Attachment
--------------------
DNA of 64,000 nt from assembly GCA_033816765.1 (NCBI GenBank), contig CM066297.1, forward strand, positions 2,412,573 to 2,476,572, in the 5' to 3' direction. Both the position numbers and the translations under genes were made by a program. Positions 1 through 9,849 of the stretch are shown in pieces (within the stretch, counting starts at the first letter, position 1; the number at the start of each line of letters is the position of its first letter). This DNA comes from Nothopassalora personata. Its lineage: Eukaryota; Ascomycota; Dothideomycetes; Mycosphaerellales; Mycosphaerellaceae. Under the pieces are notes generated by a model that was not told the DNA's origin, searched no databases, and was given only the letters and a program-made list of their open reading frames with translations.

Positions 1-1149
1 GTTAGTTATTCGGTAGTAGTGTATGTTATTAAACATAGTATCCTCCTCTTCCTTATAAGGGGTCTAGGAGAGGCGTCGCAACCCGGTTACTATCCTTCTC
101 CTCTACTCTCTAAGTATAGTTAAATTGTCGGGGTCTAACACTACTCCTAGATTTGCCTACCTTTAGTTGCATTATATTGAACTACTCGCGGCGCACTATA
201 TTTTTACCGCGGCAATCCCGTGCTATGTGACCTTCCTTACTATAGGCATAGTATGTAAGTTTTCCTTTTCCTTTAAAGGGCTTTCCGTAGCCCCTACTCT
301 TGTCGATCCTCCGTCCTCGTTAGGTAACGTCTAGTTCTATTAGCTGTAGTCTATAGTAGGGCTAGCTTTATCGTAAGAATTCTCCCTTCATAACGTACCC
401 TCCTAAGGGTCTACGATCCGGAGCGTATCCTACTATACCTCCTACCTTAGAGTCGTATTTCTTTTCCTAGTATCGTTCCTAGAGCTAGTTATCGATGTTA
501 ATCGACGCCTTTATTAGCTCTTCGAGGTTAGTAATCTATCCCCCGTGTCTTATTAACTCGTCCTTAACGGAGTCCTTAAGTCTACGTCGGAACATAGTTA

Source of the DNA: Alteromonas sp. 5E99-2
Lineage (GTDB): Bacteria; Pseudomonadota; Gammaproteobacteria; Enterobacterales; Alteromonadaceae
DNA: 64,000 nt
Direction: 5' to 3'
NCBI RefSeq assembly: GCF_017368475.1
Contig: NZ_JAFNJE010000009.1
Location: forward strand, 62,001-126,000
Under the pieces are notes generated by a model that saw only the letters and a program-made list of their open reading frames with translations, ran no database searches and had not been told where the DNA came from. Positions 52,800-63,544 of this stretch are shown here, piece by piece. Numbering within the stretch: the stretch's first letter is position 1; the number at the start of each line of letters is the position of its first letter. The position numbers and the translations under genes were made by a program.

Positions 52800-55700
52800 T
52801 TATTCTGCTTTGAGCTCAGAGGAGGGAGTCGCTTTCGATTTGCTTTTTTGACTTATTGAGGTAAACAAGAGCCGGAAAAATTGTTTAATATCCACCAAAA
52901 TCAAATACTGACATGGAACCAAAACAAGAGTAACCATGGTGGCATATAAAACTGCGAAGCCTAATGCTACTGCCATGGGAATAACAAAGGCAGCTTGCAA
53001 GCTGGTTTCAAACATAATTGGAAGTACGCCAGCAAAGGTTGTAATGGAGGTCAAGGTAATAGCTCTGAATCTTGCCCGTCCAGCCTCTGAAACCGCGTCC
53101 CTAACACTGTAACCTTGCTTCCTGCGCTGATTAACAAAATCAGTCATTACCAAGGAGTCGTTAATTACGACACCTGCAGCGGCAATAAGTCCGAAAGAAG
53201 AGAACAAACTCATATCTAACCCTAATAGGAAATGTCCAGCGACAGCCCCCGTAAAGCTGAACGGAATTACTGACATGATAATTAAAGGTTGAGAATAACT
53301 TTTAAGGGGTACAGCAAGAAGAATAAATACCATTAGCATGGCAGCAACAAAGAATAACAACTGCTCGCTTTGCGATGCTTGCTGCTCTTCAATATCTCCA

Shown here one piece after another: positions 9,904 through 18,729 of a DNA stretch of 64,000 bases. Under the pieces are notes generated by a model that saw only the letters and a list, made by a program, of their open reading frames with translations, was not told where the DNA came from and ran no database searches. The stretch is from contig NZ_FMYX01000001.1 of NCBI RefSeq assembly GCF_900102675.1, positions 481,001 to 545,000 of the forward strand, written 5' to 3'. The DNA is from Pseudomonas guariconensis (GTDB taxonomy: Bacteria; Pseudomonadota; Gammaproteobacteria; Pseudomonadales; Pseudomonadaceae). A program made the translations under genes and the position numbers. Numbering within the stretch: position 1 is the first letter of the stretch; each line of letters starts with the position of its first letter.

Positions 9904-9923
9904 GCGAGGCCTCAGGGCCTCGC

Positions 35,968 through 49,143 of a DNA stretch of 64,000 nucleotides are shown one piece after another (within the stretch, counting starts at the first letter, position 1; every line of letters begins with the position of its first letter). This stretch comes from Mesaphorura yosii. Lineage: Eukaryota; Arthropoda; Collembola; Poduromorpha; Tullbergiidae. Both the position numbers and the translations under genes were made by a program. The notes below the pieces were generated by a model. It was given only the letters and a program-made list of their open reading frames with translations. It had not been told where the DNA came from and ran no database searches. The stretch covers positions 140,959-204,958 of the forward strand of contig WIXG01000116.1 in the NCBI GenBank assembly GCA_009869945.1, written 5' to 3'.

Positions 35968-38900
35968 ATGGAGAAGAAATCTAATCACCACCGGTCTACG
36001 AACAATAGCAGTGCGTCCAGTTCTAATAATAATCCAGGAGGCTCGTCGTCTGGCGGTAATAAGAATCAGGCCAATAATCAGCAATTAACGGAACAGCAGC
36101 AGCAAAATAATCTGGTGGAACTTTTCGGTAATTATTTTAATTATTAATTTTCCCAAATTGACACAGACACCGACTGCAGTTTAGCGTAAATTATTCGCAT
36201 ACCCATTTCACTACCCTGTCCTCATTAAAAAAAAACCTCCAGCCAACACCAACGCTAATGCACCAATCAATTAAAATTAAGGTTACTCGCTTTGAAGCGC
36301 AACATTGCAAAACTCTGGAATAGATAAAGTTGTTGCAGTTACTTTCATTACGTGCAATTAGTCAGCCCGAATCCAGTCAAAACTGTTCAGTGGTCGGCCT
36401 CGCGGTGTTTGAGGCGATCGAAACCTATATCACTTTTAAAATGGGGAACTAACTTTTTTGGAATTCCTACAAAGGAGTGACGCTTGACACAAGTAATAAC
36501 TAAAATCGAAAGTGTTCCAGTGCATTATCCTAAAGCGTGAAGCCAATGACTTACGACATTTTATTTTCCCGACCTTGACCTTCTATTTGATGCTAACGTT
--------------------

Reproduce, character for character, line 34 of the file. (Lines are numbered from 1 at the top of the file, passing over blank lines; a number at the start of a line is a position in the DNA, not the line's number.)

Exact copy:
36301 AACATTGCAAAACTCTGGAATAGATAAAGTTGTTGCAGTTACTTTCATTACGTGCAATTAGTCAGCCCGAATCCAGTCAAAACTGTTCAGTGGTCGGCCT